Maybe she’d struck her head on the flagstones. He thrust his fingers into her upswept hair, yanking out her hairpins. There were dozens of them, it seemed, and with each one he pulled, the mass of hair seemed to grow wilder. Angrier. The curling locks tangled and knotted between his fingers, obstructing his explorations. By the time he’d satisfied himself that her skull was intact, he could have believed that hair was alive. And hungry.
But her skull was in one piece, with no knots or swellings that he could detect. And she still hadn’t made a sound.
Perhaps she was injured somewhere else. Or maybe her corset was too tight.
There was only one way to tell.
With a gruff sigh, he shook off his coat and turned up his sleeves. Rolling her onto her side, he brushed her predatory hair away and set his fingers to the task of undoing the buttons down the back of her frock. He was out of practice, but there were some things a man didn’t forget. How to undo a woman’s buttons was one.
How to unlace a woman’s stays was another.
As he yanked the laces from the corset grommets, he felt her rib cage expand beneath his palms. She shifted and released a throaty, sensual sigh.
He froze. Another surge of … something … pulsed through his veins, and this time he couldn’t dismiss it as some tender nonsense.
This was lust, pure and simple. He’d gone a dangerously long time without a woman in his arms.
He pushed the physical response aside. With brisk, businesslike motions, he pulled the sleeves of her frock down her arms, feeling for any broken bones along the way. Then he began working the bodice down to her waist. He couldn’t let her just lie there in wet sacking, or she’d catch a chill.
He would deserve a great deal of gratitude for this when she awoke—but somehow he doubted he’d get it.
Izzy came to herself with a jolt.
She was indoors. Inside the castle. Pillars sprouted around her like ancient trees, soaring up to support the vaulted ceiling of a cavernous great hall.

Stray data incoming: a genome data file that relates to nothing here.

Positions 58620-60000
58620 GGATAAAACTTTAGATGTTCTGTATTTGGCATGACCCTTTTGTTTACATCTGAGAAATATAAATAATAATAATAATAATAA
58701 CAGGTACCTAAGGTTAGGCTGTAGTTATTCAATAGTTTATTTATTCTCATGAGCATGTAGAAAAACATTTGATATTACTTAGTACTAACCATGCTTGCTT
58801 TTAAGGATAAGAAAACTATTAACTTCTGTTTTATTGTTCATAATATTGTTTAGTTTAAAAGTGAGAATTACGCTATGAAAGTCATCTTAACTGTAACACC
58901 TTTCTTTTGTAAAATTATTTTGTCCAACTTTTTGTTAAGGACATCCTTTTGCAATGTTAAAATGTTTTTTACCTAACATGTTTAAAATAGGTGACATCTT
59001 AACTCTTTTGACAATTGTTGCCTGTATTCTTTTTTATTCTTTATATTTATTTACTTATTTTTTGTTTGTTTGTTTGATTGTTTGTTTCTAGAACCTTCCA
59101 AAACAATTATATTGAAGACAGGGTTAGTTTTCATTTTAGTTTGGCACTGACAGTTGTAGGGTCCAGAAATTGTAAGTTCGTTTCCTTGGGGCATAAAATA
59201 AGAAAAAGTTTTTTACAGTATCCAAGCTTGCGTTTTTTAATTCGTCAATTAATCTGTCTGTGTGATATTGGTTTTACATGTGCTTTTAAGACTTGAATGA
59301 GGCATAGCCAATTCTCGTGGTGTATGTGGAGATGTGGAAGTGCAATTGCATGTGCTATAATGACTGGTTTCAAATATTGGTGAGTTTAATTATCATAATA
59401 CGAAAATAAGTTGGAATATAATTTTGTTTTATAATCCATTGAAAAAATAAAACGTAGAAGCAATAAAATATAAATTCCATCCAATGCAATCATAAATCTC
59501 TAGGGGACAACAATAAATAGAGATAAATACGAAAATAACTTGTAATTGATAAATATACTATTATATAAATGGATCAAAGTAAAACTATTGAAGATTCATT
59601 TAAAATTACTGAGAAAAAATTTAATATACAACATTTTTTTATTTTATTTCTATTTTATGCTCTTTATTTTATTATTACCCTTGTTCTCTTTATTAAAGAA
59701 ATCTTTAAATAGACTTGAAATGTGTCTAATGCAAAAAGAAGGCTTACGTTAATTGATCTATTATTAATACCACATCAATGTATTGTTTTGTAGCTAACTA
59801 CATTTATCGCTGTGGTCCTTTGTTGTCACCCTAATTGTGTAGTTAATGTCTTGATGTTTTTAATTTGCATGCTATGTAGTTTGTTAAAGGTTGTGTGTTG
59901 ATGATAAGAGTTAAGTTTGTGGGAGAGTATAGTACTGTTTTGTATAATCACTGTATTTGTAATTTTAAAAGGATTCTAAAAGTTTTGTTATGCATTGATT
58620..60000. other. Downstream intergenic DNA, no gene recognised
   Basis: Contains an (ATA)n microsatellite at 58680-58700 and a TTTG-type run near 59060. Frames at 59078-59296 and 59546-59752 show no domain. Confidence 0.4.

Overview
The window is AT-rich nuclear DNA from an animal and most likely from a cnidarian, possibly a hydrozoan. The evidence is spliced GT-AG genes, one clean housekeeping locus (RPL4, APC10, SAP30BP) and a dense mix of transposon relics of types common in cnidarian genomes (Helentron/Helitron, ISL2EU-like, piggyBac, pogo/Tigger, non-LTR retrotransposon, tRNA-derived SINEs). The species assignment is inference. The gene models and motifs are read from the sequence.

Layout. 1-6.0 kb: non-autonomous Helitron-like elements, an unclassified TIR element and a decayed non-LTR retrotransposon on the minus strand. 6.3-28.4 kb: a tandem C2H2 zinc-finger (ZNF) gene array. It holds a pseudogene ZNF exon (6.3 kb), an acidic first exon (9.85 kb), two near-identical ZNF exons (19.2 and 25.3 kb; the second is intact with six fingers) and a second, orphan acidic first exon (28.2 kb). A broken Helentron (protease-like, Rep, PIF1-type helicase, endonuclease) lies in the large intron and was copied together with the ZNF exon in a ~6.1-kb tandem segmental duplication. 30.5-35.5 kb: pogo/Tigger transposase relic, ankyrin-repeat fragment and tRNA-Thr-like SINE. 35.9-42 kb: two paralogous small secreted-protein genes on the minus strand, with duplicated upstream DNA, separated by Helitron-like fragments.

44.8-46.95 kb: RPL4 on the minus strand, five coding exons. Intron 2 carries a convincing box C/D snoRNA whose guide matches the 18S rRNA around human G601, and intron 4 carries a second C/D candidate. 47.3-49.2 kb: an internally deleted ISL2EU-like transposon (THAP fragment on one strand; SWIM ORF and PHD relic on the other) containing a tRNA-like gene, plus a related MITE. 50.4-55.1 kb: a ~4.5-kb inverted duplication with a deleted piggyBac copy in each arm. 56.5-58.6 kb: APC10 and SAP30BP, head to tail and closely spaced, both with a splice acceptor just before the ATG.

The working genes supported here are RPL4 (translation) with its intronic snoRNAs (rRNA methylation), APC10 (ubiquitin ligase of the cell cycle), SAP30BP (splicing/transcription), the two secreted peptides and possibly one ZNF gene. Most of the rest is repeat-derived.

Looking about, she saw scattered furnishings in various states of decay. The near end of the hall featured a massive hearth. If there weren’t a roaring fire in it, Izzy had no doubt she could stand inside that fireplace without even crouching. The blaze within fed not on splits of wood, or even logs, but on full tree trunks.
She lay on a dusty, lumpy sofa. A rough, woolen blanket had been drawn over her body. She peeked beneath it and cringed. She’d been divested of her frock, stays, petticoats, and boots. Only her chemise and stockings remained.
“Oh dear heavens.”
She put a hand to her unbound hair. Her Aunt Lilith was right. She’d always harped on Izzy during those summers in Essex. “It doesn’t matter that no one will see them,” she’d squawked. “Always—always—wear a clean shift and stockings. You never know when you might meet with an accident.”
Oh … dear … heavens. It all came back to her now. The rain … her swoon …
Izzy looked up, and there he was.
“You’re awake,” he said, without turning to confirm it.
“Yes. Where are my things?”
“Your valise is two paces inside the entry, to the right.”
Izzy twisted her neck and glimpsed the valise, right where he’d said it would be. It wasn’t moving or open. Snowdrop must still be asleep. That was a relief.
“Your frock is there.” He gestured toward where her frock hung over the back of two upright chairs, drying by the fire. “Your petticoats are draped over the far table, and your corset is on the other s—”
“Thank you.” Izzy wanted to die. The whole situation was mortifying. Swooning at a handsome stranger’s boots was embarrassing enough, but hearing him catalog her underthings? She clutched the blanket to her chest. “You needn’t have troubled.”
“You needed to breathe. And I needed to be sure you weren’t bleeding or broken anywhere.”
She wasn’t certain why that required undressing her to her shift. A quick glance would tell him if she were bleeding.
“Are you ill?” he asked.
“No. At least, I don’t think so.”
“Are you with child?”
Her burst of laughter startled the dog. “Definitely not. I’m not the sort of woman who faints, I promise you. I just hadn’t eaten much today.” Or yesterday, or the day before that.
Her voice was hoarse and raspy. Perhaps she was catching a cold. That would help explain the fainting, too.
Throughout this conversation, her host remained at the hearth, facing away from her. His coat stretched tight at the shoulders but hung a bit loose about his midsection. Perhaps he’d recently lost some bulk. But there was plenty of him remaining, and all of it was lean and hard. His body was much like this great hall around them. Suffering from a bit of neglect, but impressively made and strong to the bones.